Danda Nacha
Another picture of Danda nritya

Danda Naata or Danda Jatra (Odia: ଦଣ୍ଡ ନାଟ, ଦଣ୍ଡ ଯାତ୍ରା)is one of the most important traditional dance festivals organized in different parts of South Odisha and particularly in the Ganjam District, the heartland of ancient Kalinga Empire. The Danda Naata festival is being held in the month of Chaitra of every year. As per Ram Prasad Tripathy's article, it is an ancient festival of the Kalinga kingdom and still alive in and around the ancient Kalinga capital Sampa or Samapa i.e modern day Jaugada of Ganjam district. The Participants of Danda are called Danduas (also known as Bhoktas) and they pray Goddesses Kali and Shiva during this 13-, 18- or 21-day Danda period.

Danda begins on an auspicious day before the Chaitra Sankranti or Meru Parba with traditional worship and fasting. The total number of days for the festival is 13, 18 or 21 days.[1] Only male persons take part in this festival.[2] The participants are known as the 'Bhoktas'. All the `Bhoktas` or 'Danduas' lead a very pious life for all these days during the festival and they avoid eating meat, fish or cohabiting during this period.

It is believed that the present day Danda Naata is a part of the ancient Chaitra Yatra festivals being celebrated every year at Tara Tarini Shakti Peetha. The Kalinga Emperors organised this Chaitra festival for their Ista devi, Tara Tarini. As per folk lore, during ancient period after 20 days of Danda practice the Danduas must assemble near Tara Tarini Shakti/Tantra Peetha (which is Ista devi of the Great Kalinga rulers) and with some hard rituals culminate their Danda on the last day.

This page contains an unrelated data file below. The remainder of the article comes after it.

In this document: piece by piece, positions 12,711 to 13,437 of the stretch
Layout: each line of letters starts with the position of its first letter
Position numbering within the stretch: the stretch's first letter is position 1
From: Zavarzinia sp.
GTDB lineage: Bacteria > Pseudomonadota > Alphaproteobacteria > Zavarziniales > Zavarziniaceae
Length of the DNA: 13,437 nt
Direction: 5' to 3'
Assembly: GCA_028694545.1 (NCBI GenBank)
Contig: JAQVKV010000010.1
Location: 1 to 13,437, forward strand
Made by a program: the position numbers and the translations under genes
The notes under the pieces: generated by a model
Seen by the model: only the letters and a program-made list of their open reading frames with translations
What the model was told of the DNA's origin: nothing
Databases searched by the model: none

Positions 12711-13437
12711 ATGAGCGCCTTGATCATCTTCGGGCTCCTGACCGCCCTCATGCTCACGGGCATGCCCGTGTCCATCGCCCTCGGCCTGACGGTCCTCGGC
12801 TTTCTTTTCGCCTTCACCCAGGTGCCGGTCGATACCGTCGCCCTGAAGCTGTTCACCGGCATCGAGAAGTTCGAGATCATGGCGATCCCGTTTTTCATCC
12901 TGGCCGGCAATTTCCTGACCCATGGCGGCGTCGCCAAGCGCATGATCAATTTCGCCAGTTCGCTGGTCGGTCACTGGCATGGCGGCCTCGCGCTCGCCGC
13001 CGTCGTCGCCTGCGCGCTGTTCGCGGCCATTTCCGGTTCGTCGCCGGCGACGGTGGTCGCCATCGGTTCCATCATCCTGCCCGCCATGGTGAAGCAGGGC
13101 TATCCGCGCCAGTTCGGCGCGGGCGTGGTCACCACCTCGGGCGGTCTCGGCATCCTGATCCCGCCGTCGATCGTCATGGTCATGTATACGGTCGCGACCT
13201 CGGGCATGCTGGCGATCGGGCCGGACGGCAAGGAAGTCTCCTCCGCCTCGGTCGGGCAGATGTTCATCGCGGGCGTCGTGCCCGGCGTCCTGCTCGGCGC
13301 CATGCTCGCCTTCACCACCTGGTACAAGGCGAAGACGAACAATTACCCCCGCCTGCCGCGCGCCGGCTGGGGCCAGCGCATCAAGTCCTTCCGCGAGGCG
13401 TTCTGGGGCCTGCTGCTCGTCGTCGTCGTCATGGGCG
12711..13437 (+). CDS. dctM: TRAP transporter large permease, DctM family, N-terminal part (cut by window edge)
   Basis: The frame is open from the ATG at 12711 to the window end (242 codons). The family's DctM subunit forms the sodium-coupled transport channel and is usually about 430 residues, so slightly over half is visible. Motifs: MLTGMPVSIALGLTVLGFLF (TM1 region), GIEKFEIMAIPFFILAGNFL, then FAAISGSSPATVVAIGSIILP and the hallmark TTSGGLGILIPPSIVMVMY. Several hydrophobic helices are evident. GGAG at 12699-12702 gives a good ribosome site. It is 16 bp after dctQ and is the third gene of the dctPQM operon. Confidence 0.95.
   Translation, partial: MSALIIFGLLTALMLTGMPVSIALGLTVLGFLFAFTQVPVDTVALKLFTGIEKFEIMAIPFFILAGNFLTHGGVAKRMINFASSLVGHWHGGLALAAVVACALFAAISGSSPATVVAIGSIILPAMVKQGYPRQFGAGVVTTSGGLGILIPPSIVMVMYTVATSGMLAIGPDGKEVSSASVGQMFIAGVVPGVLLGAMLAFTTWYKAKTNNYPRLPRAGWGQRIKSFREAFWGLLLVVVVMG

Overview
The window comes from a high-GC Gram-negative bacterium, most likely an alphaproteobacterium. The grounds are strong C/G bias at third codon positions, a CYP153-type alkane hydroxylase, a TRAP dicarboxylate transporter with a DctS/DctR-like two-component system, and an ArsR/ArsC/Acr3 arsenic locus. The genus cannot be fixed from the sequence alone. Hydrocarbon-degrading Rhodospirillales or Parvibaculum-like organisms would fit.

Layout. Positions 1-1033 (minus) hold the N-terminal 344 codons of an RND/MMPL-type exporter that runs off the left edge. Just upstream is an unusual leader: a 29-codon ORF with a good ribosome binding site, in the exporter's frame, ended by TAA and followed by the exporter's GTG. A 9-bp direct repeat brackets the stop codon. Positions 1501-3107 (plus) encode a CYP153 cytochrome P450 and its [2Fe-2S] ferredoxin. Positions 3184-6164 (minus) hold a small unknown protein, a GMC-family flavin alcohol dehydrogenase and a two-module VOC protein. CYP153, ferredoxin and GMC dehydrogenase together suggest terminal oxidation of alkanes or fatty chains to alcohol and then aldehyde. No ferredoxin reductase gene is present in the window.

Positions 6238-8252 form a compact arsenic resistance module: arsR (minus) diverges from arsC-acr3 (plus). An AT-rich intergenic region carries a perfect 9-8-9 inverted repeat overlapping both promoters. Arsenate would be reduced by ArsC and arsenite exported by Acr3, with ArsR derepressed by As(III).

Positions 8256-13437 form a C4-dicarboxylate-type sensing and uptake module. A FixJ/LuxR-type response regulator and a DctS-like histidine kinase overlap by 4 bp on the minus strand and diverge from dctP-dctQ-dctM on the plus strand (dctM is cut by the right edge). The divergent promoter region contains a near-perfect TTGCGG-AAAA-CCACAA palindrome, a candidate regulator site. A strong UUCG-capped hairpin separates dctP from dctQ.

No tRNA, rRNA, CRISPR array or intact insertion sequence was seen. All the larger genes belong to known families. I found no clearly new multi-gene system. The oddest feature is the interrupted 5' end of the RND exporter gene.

This practice continued for many years and Chaitra Yatra which is still celebrated at Tara Tarini Shakti Peetha in the month of Chaitra, is also another part of that old tradition. But later this Danda Naata spread to different parts of Utkala and Koshala. Now the old tradition was changed. Danda Naata groups increased abnormally and the Danduas culminating their Danda in their own villages or locality instead of Tara Tarini Shakti/Tantra Peetha.


Danda has various meanings, but there are two main meanings of the word

  1. Club, Rod, Pole, Stick, Staff, Sceptre
  2. Punishment, Chastisement[3]

The term Naata comes from the word Natya, which gives many different denotations of music, dance and drama. The term Jatra means theatre.

Folktale of the origin of the word danda

Lord Ganesh was being taught a dance by his father, Lord Shiva. It was a religious dance called Tandava Nritya. In the process of learning the dance, Lord Shiva kicked the stage he was on, and made a sound that sounded like the word "Dan". Then a piece of brass material broke off the chain Lord Shiva wore around his ankle and fell on a percussion instrument known as Mardala. The brass material hitting the Mardala made a very loud "Da" noise. Those two sounds were put together to form the word Danda. Danda came to be associated with dance because of that episode.[3]

Danda Naata Ceremony

Danda Naata is an Indian dance festival that originated in the Ganjam district of Odisha. Danda Naata is a form of a religious festival that has theatrical and dance components.[3][4] The dance is done mainly to worship Lord Shiva, the God of destruction of the Hindu mythology. There are other Gods and Goddesses that are worshiped by the spiritual dance also, such as Krishna Ganesh, Kali, and Durga amongst others. The low caste Hindus and the high caste, such as the Brahmins, all participated in the Danda Naata.[3][4] The dance along with the accompanying events is performed over the course of three months March, April, and May. Some events are performed in March – April, the month of Chaitra, and other events are performed in April – May, the month of Vaishakha.[3]

People commit self- inflicted wounds to worship Lord Shiva because the philosophy of ancient Hindu says that for a person to be great, one has to have self-control over one's body (Kaya), mind (Mana), and speech (Vakya).[3][5]

So in order to achieve greatness, a lot of punishments, Danda, to the individual must be undergone, so this event is known as Danda Naata.[3][5][6]

Dance component of the religious festival